It should be borne in mind that there are potato varieties in which the tubers are not elongated from the stolon part to the apical part, but are round or even flattened. Such tubers cannot be cut across - there are practically no eyes on the stolon part. They should be cut lengthwise (see Fig. 4).
The principle of deciding how to cut is not difficult. First, cut off the top. Then we examine the tuber - how the eyes are arranged and how many there are. If there are 4-5 eyes on the remaining half, cut it in half (see Fig. 5). So that you get 2-3 eyes. It also happens that the tuber is large enough, and there are few eyes on the stolon part. Then we cut into pieces with one eye.
How many parts to cut - it depends on the size of the tuber. I usually cut so that the pieces of tuber for planting are at least 30 grams. That is, a tuber the size of a chicken egg is cut in two. The ones that are the largest - the larger number of pieces. Section options are shown in Figures 5,6,7,8.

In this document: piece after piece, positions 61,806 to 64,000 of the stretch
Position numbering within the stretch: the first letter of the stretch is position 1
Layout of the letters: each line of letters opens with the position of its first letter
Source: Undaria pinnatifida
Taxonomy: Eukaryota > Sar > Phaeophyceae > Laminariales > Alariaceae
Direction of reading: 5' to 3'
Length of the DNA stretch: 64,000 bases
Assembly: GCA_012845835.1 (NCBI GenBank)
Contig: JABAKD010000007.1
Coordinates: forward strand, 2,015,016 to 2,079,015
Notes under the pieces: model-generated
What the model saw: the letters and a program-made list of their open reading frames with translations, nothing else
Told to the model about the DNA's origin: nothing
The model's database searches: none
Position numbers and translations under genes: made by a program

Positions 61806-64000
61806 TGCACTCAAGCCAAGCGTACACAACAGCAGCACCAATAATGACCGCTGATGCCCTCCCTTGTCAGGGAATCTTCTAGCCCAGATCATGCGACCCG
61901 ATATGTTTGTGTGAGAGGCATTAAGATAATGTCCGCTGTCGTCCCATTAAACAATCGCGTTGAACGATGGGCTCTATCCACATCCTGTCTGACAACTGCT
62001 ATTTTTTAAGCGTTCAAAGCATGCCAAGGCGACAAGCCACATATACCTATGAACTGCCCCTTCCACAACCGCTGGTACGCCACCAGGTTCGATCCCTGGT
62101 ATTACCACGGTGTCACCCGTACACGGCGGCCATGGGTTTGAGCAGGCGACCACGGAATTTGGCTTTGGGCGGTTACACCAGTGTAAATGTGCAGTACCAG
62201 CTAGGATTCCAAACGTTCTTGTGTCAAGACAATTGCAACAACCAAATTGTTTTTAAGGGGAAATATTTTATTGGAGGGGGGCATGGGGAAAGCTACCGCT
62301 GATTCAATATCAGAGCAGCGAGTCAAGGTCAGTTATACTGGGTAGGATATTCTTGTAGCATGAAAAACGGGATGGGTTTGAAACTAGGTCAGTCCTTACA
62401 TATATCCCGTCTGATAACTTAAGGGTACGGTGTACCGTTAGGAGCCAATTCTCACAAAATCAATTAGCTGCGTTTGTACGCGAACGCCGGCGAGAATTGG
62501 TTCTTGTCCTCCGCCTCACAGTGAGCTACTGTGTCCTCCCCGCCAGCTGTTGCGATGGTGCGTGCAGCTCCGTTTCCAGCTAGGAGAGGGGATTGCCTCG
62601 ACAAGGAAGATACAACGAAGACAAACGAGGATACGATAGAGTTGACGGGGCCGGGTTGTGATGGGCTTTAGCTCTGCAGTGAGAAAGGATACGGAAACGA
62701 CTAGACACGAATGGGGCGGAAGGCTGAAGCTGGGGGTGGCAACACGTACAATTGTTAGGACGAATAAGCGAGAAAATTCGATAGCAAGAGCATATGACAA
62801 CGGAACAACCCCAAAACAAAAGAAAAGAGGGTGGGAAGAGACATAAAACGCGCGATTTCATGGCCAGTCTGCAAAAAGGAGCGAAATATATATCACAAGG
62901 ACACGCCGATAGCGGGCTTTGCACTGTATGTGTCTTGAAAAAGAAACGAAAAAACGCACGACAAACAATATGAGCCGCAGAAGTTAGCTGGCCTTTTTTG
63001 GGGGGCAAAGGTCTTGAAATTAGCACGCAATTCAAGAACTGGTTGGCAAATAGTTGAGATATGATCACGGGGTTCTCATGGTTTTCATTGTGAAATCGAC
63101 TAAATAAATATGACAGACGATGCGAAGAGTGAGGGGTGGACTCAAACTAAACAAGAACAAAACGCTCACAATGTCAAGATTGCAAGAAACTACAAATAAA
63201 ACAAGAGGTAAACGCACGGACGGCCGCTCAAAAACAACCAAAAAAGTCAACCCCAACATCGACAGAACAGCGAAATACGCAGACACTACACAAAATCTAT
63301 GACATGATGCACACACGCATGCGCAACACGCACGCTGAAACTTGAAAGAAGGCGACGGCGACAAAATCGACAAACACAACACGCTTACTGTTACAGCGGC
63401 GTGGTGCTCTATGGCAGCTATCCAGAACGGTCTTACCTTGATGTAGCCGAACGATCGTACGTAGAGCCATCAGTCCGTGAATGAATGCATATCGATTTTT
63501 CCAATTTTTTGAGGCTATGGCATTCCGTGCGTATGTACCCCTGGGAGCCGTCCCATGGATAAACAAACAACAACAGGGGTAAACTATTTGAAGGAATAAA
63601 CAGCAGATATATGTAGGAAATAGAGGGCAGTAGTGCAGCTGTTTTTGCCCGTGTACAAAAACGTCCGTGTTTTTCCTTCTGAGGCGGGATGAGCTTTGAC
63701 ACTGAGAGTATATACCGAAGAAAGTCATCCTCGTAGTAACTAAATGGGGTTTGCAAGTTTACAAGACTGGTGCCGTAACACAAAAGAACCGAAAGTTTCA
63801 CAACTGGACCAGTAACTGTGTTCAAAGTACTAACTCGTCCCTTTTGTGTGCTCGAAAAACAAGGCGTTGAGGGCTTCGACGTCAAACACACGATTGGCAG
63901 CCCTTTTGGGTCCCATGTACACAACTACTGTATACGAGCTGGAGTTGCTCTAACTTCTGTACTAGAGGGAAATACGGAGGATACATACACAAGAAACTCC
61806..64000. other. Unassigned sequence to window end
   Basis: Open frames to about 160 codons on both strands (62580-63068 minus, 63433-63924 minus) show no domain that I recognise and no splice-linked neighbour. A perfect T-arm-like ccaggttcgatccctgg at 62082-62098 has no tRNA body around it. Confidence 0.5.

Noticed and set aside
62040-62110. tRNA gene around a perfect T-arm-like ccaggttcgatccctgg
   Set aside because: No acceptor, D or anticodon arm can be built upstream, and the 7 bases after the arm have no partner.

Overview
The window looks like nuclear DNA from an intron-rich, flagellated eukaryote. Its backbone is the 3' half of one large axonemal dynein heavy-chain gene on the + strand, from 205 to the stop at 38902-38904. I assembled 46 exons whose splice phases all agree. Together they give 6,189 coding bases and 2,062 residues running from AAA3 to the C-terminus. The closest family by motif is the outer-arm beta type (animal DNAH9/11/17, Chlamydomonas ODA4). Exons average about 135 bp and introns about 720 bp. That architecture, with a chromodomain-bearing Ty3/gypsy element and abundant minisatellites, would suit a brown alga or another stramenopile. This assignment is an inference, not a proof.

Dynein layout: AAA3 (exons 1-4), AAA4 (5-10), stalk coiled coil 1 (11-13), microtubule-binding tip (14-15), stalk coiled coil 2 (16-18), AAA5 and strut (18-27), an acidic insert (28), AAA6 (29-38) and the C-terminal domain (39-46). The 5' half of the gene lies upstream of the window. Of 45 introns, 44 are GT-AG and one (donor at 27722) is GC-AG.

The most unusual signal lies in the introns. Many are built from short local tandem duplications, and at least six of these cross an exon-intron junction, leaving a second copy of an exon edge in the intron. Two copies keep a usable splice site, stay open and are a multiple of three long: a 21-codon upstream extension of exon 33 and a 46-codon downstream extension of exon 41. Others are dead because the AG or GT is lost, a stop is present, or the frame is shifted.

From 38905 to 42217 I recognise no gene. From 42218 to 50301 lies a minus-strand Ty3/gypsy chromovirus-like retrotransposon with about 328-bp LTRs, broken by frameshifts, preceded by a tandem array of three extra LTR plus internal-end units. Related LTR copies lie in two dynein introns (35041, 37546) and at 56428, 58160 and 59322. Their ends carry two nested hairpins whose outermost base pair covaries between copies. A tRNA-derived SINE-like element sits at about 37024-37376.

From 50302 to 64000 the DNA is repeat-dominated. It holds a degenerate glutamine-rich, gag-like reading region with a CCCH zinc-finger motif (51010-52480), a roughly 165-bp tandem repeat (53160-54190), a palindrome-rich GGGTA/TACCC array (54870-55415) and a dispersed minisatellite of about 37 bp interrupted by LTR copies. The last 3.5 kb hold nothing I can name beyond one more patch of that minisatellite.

Do not strictly adhere to the cutting directions shown. You can cut it in another way. The location of the eyes on each tuber is individual (see Fig. 9.10).
If you decide to cut the sprouted tubers, then it is worth considering how many developed sprouts remain on the piece. For example, two developed and two sprouted sprouts remained on the stolonic part (see Fig. 11). You can cut it so that on each part there will be one developed and one sprouting sprout. In this case, you will get one stem from each piece (see fig. 12). You can cut it so that both developed shoots remain on one piece. On the second piece there will be two sprouts that have sprouted. In this case, we can get not 2, but 3-4 sprouts (see fig. 13).
There is an important point to pay attention to. After each tuber, the knife must be dipped in a cherry solution of potassium permanganate. This will help you avoid contamination of healthy tubers from diseased tubers.
Cut off a piece - process the sections with cement. This is done simply: pour dry cement into a bowl and dip the cut of the tuber. In the literature, it is more often recommended to dust the sections with ash. But, in my opinion, cement is more effective. When cutting, even with thorough disinfection of the knife, the possibility of infection of tuber pieces through fresh sections remains.